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Facility Maintenance Decisions
Management Insight: Andrew Gager PAGE How to Respond to Inventory Management Challenges Seeking Solutions for Inventory Concerns Taking a Closer Look at Stocking Strategies

Taking a Closer Look at Stocking Strategies

Taking a Closer Look at Stocking StrategiesPart 3 of a three-part article on inventory management

By Andrew Gager October 2016 - Material Handling   Article Use Policy

Now that obsolete materials have been removed and stock levels established, managers can take a closer look at stocking strategies, including vending machines, VMI, consignment, and open stock or free issue. These strategies can help control inventory and manage cash flow.

In some incidences, vending machines stocked with the proper items actually can reduce inventory by 30 percent or more. The benefits are numerous and include reduced travel time, direct stocking by the supplier, and less ordering. As mentioned earlier, 12 percent of stocked items account for 78 percent of the activity in a typical storeroom.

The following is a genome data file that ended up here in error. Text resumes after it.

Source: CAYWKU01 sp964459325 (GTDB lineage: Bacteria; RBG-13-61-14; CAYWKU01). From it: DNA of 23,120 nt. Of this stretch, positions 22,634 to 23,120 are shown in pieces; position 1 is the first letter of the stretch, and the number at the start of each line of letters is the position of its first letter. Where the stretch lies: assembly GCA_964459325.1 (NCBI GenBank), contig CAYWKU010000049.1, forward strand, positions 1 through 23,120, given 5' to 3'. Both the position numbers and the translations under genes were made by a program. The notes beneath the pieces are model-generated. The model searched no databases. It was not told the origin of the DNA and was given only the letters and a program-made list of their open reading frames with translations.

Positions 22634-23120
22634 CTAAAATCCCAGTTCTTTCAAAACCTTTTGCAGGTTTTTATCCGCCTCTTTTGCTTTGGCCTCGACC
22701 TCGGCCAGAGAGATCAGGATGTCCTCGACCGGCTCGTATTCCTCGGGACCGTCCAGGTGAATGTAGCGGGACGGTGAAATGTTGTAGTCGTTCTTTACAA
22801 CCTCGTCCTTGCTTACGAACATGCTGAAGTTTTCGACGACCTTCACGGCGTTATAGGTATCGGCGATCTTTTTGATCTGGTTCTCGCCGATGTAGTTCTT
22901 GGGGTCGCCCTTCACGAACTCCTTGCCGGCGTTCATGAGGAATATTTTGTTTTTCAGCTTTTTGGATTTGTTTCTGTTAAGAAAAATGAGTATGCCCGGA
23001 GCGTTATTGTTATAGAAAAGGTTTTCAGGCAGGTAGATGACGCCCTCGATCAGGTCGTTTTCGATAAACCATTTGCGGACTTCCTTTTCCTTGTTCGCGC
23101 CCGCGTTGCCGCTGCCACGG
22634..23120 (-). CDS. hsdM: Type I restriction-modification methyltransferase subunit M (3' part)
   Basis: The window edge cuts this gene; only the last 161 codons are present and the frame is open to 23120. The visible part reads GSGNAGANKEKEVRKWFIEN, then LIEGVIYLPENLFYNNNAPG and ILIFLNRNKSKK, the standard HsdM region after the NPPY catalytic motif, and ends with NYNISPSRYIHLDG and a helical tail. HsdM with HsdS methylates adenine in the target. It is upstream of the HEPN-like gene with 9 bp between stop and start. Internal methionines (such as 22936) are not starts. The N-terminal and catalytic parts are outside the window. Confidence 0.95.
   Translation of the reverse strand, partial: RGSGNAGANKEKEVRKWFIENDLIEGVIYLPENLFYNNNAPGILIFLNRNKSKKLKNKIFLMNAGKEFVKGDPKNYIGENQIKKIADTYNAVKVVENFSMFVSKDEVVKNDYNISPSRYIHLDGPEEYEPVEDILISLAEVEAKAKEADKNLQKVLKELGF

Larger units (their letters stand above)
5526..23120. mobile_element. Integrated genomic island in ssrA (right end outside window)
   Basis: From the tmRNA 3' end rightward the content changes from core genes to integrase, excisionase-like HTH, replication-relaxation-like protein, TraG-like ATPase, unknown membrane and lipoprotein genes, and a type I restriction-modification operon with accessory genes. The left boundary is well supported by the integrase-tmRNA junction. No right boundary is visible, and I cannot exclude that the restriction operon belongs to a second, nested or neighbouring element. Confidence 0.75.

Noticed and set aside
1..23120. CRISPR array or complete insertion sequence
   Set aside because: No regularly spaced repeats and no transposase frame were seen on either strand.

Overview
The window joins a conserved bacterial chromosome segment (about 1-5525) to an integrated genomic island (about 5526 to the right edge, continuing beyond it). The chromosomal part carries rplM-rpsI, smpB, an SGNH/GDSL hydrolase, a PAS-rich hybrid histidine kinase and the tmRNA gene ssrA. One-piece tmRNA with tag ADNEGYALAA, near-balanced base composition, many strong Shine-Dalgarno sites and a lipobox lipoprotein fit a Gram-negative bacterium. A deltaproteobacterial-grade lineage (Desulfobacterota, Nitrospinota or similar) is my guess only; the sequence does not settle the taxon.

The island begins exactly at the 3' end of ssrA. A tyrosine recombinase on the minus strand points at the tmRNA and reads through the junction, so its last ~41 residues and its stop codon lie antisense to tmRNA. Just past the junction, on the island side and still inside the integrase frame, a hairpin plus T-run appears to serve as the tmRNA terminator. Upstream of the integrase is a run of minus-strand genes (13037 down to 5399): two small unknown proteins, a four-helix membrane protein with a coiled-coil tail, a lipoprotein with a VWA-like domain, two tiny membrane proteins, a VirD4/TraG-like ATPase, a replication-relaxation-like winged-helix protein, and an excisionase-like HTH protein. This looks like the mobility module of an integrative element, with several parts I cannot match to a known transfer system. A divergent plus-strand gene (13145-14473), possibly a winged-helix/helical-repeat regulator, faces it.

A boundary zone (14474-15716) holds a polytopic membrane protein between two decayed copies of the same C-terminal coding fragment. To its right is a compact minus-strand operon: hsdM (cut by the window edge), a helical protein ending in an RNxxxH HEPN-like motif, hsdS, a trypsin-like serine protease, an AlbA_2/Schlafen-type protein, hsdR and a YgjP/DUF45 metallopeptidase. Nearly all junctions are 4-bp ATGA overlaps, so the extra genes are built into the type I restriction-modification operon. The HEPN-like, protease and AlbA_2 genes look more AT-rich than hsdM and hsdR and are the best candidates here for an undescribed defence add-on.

Commonly, this group of items includes gloves, adhesives, batteries, lubricants, cleaning supplies, and personal protective equipment, and all are candidates for distribution via vending machines. Motors, pumps, filters, and similar equipment are prime candidates for VMI or consignment. We started a program with a local auto parts supplier to kit and deliver all parts associated with mobile equipment PMs. This step alone reduced inventory by more than $140,000. A similar program was implemented for fork trucks and other heavy equipment.

Open stock items are high-volume, low-cost parts, such as nuts, bolts, washers, and fasteners. Managers can bring in one of several companies that manage these types of programs well, relieving storeroom personnel of the responsibility.

Managers have a host of options when evaluating storeroom inventory. I cringe when I hear that a manager’s goal is to reduce inventory by a certain percentage in the next year. A manager needs to clearly understand the contents of the inventory, the obsolete items, and the stocking levels before determining the tactical inventory value required to reduce risk. Once a manager has determined that value, the next step is strategically managing that value and inventory.

Andrew Gager, CMRP, CPIM — a.gager@nexusglobal.com — is director of Asia and Australia with Nexus Global Business Solutions. He has more than 28 years of manufacturing and facilities experience, ranging from warehousing operations to plant management. He is a registered CMRP, CPIM and Six Sigma Green Belt, and he is formally trained in change-management principles.


Continue Reading: Management Insight: Andrew Gager

How to Respond to Inventory Management Challenges

Seeking Solutions for Inventory Concerns

Taking a Closer Look at Stocking Strategies



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